KOREAN NUMBER TWO memory giant, Hynix has joined the ranks of next-generation GDDR5 producers with its new 1Gbit memory part. It has a declared 2,500MHz frequency and 5Gbps DDR throughput.
The 32-bit wide chip can handle 20GB per second, and, if implemented on a future GeForce G100 or Radeon R680 / R700 card in a 512-bit 16-chip configuration, could give you 2GB of graphics memory with a stunning 320 GB/s memory bandwidth.
Now, do we really need this on a graphics card? Well yes, if you're running 100 fps action games or massive 3-D models on twin 3840x2400 QWUXGA (or QuadHD for the laymen) displays at whatever antialiasing you fancy - although, at these nine-megapixel resolutions, there's little need for any antialiasing as you have to strain your eyes just to see the pixels.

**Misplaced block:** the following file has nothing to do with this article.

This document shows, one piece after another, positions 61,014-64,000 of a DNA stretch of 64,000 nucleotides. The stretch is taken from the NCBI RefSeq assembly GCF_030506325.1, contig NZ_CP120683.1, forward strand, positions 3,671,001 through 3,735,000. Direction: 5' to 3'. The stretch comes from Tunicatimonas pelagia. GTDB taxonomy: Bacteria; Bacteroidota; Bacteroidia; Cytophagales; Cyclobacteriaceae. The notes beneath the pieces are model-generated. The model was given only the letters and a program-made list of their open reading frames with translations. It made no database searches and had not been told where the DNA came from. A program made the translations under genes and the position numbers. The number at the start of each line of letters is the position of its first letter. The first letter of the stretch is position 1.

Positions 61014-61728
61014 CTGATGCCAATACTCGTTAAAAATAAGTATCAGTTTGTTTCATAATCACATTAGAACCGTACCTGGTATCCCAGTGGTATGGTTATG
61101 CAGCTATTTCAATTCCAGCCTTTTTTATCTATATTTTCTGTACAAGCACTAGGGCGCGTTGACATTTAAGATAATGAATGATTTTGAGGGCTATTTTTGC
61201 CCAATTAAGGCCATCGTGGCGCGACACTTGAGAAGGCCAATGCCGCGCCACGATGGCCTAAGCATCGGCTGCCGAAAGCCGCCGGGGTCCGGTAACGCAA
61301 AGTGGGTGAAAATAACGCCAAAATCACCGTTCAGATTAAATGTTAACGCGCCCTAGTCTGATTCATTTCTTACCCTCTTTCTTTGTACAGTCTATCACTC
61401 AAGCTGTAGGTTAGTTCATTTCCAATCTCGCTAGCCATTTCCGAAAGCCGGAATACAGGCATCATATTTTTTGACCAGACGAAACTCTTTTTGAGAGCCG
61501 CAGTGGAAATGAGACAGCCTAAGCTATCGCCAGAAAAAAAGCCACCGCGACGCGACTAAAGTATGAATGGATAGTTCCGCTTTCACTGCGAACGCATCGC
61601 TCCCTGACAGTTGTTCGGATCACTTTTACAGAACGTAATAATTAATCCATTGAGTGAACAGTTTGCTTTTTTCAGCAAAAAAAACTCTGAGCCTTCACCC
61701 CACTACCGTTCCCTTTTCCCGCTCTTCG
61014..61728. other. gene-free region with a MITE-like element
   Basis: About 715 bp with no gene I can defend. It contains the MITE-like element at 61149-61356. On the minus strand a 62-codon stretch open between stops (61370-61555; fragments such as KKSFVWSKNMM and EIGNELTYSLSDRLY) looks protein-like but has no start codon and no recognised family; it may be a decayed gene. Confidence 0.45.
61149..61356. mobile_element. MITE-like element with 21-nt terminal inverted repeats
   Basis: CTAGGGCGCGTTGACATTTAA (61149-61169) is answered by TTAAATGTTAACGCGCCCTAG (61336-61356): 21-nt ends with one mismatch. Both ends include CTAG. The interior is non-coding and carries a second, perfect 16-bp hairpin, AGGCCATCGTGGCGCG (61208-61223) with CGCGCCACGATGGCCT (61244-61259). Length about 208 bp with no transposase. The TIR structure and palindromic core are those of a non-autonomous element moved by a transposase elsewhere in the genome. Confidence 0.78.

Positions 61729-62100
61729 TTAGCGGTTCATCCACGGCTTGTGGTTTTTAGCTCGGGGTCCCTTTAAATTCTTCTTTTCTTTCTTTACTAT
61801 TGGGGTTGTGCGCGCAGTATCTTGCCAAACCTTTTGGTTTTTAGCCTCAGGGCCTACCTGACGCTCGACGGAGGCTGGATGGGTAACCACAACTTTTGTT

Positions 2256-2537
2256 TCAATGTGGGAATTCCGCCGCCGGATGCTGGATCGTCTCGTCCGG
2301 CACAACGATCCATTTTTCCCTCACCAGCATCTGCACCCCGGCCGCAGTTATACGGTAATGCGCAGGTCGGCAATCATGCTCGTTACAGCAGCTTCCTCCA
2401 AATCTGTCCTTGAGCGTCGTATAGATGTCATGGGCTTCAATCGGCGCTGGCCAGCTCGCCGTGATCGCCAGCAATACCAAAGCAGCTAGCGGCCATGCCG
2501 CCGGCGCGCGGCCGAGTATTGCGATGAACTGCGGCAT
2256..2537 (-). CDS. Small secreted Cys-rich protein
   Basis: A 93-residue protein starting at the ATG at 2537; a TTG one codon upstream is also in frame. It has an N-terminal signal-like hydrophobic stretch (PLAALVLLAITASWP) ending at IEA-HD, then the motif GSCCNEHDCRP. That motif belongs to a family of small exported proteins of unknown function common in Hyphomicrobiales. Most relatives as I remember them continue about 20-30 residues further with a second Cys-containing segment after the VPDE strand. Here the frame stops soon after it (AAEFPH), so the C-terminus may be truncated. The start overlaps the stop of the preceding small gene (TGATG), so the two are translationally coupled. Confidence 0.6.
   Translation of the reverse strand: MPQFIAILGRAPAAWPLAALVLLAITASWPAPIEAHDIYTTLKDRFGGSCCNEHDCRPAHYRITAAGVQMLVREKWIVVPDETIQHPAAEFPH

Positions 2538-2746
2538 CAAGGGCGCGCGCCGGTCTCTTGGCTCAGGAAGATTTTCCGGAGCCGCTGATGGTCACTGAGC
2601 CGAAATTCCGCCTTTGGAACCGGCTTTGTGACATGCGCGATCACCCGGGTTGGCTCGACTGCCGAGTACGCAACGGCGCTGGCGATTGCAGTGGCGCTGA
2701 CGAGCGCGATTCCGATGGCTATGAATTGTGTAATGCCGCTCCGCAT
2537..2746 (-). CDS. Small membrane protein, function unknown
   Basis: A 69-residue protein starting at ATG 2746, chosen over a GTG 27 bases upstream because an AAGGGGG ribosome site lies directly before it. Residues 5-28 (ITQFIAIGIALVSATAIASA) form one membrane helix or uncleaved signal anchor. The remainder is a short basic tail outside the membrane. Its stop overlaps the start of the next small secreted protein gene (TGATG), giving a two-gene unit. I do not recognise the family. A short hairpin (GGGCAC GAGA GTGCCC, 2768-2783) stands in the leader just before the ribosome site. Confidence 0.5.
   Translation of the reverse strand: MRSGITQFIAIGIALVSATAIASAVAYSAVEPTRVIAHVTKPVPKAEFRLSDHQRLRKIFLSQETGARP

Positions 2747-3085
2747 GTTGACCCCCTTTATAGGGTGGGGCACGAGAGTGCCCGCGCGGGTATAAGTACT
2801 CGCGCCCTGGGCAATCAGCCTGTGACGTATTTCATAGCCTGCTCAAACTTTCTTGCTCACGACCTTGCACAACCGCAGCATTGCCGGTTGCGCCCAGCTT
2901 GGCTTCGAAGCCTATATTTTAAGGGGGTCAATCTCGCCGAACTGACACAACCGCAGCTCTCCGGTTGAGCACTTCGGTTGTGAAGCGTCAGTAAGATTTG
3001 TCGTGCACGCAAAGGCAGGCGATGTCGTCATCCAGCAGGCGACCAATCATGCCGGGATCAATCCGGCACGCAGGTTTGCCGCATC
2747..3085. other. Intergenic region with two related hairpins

Somehow, this kind of bandwidth and capacity combination fits the GPGPU use far better. Combine a fast GPU running double precision computation at close to a teraflop, with this fast local memory, and a decent wide, low latency HT3 or QPI connection to the CPUs and their main memory, and you got an engine that can sustain far more of that promised peak teraflop performance - putting aside the funny programming models.
Nvidia's supercomputing Tesla GPGPUs and their DAAMIT cousins, shown at the SuperComputing 07 in Reno, would benefit from this kind of RAM. Now, when it comes to computing, we also need to start playing with the graphics memory latency, don't we? We bet the CL numbers for this Hyundai part are north of 20-20-20-something. µ
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